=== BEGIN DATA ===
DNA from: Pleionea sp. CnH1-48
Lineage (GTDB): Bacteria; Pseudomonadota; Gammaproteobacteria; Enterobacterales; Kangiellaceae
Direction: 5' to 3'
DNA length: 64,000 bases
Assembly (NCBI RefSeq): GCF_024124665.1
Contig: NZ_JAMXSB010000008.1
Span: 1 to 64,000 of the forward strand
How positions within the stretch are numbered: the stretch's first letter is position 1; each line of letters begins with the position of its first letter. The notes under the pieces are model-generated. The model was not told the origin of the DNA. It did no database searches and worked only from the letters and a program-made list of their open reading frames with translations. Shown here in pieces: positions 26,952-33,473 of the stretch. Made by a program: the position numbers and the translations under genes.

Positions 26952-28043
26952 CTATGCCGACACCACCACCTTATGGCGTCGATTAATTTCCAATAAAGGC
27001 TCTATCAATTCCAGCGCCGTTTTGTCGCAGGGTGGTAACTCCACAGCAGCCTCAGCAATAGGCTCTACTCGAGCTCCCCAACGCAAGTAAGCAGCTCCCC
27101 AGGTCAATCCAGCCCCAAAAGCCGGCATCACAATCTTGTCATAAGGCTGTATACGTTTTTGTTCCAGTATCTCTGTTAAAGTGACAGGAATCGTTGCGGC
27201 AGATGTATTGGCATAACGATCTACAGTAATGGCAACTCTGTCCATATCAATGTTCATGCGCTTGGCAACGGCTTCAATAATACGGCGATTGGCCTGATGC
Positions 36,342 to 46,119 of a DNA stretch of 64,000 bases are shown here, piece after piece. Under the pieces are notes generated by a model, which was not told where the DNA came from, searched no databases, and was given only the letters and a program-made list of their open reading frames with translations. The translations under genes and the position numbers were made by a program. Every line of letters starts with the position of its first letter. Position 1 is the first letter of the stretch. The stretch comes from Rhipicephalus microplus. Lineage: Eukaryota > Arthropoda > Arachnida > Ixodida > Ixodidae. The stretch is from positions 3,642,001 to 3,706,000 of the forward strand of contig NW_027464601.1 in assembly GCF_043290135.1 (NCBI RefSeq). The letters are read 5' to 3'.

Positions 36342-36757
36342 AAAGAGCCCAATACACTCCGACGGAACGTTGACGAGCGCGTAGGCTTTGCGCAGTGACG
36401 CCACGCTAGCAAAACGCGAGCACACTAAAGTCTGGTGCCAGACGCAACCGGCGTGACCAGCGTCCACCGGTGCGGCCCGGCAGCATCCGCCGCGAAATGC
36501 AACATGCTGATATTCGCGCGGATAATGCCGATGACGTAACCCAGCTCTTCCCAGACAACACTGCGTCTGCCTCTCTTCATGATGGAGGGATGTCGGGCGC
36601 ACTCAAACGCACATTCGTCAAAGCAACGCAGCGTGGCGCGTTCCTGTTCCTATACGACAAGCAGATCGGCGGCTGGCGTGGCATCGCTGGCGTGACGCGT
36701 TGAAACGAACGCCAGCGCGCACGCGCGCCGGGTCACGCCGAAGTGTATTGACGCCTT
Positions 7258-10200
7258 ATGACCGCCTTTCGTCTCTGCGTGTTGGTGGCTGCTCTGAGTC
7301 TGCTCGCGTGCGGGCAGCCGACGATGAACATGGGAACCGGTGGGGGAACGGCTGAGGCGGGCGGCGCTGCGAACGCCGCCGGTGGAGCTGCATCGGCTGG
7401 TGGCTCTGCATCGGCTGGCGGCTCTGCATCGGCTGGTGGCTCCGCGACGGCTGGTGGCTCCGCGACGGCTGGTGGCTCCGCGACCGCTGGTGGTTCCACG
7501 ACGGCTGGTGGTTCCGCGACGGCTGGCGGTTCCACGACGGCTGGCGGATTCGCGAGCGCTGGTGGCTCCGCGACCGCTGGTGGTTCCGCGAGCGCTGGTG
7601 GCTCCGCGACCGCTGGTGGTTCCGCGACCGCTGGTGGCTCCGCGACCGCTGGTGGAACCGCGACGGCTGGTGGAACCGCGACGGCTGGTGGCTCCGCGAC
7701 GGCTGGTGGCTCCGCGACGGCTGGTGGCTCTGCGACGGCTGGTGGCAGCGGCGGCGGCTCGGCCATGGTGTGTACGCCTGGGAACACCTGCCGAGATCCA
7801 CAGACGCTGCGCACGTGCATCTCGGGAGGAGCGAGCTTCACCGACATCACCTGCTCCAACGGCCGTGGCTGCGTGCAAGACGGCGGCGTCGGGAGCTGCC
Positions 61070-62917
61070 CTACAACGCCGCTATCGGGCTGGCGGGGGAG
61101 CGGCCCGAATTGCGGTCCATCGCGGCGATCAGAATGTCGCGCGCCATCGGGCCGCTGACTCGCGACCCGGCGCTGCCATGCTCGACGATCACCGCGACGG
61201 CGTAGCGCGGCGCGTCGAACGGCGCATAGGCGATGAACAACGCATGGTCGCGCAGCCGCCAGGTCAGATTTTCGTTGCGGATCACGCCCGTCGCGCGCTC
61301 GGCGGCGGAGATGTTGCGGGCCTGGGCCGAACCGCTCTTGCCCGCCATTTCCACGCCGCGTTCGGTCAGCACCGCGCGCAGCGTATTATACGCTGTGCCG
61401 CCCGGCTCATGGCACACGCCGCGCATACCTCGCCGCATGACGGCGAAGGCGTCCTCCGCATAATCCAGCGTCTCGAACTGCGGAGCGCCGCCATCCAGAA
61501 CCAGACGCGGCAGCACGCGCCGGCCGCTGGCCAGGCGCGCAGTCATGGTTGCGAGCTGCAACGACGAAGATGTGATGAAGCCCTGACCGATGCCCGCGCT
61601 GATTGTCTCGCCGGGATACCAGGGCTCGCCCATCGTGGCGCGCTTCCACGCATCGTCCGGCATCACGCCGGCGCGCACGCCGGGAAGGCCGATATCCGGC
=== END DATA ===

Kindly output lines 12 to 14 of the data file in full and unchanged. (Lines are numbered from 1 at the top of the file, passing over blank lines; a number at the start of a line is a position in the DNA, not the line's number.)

27101 AGGTCAATCCAGCCCCAAAAGCCGGCATCACAATCTTGTCATAAGGCTGTATACGTTTTTGTTCCAGTATCTCTGTTAAAGTGACAGGAATCGTTGCGGC
27201 AGATGTATTGGCATAACGATCTACAGTAATGGCAACTCTGTCCATATCAATGTTCATGCGCTTGGCAACGGCTTCAATAATACGGCGATTGGCCTGATGC
Positions 36,342 to 46,119 of a DNA stretch of 64,000 bases are shown here, piece after piece. Under the pieces are notes generated by a model, which was not told where the DNA came from, searched no databases, and was given only the letters and a program-made list of their open reading frames with translations. The translations under genes and the position numbers were made by a program. Every line of letters starts with the position of its first letter. Position 1 is the first letter of the stretch. The stretch comes from Rhipicephalus microplus. Lineage: Eukaryota > Arthropoda > Arachnida > Ixodida > Ixodidae. The stretch is from positions 3,642,001 to 3,706,000 of the forward strand of contig NW_027464601.1 in assembly GCF_043290135.1 (NCBI RefSeq). The letters are read 5' to 3'.